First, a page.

The use of helicopters is increasingly subjected to objections and concerns about noise. Particular examples currently are in New York and Los Angeles, areas where members of the public are attempting to essentialy eliminate helicopter operations, while members of Congress are proposing that severe limitations be placed on helicopter operations and the routes and altitudes used. Similar actions are also being proposed or considered in other locations and, if successful, will have a major negative impact on helicopter use in metropolitan areas. It could essentially eliminate the "successful helicopter operations" we know today and could lead to helicopters being "banned" from urban areas or being limited to impractical routes and flyover heights.
The negative response to helicopter operations as a result of noise is generally difficult for the technical community to understand, since most helicopters generate less noise than the noise certification standards, and in most cases meet established community noise rating criteria and guidelines. The major question being asked by many is “Why are helicopters still considered ‘noisy’ even though the noise levels have been reduced and Fly Neighborly techniques are being used?” Over recent years, the main effort to address this issue has been handled by the operators of helicopters and their associations.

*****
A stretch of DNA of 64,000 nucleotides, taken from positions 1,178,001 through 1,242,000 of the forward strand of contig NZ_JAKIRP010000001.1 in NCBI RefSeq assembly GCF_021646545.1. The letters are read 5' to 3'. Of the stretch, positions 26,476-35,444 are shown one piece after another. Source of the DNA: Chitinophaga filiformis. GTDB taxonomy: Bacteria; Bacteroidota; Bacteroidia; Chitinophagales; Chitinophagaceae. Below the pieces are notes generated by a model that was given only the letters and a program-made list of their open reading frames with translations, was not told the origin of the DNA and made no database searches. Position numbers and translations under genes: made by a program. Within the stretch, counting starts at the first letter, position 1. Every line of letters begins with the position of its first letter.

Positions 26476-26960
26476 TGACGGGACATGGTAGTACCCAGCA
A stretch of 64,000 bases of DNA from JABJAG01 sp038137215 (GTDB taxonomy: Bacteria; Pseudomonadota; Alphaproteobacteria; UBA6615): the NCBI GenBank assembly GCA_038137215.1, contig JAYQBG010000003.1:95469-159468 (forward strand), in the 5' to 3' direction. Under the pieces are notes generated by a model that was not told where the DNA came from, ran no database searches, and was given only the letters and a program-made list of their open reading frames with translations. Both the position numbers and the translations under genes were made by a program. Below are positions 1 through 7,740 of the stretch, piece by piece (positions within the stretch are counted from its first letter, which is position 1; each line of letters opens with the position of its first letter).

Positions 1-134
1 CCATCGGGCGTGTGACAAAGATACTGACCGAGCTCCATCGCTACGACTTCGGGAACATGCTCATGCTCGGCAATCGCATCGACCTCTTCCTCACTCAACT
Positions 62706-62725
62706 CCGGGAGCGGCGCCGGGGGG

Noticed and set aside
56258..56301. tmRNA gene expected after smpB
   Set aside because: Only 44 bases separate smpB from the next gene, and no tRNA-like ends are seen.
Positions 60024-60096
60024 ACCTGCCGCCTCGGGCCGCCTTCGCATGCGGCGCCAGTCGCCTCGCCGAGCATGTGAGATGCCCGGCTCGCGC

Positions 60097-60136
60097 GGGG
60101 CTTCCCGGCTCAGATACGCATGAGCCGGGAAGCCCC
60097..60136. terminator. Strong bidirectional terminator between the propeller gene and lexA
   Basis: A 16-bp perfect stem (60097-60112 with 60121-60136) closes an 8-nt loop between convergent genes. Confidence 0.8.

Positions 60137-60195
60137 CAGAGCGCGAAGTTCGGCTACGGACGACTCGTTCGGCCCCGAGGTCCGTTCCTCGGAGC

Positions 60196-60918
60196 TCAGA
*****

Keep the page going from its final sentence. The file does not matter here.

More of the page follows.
AHS International believes that it is time for the vertical flight technical community to be directly and actively involved in studying and addressing this issue, since if the current anti-helicopter trend cannot be stopped or reversed, it will have severe negative impacts on helicopter operations and expanded use.
AHS International held a panel discussion and working group meeting on the topic at Forum 69, on May 22, 2013. The working group is now developing a plan to address this important issue.
A collection of research papers and related documents has been collected to assist in addressing the subject of noise and community acceptance. AHS members have full access to the Rotorcraft Noise Library, while links to public access documents are provided for non-members.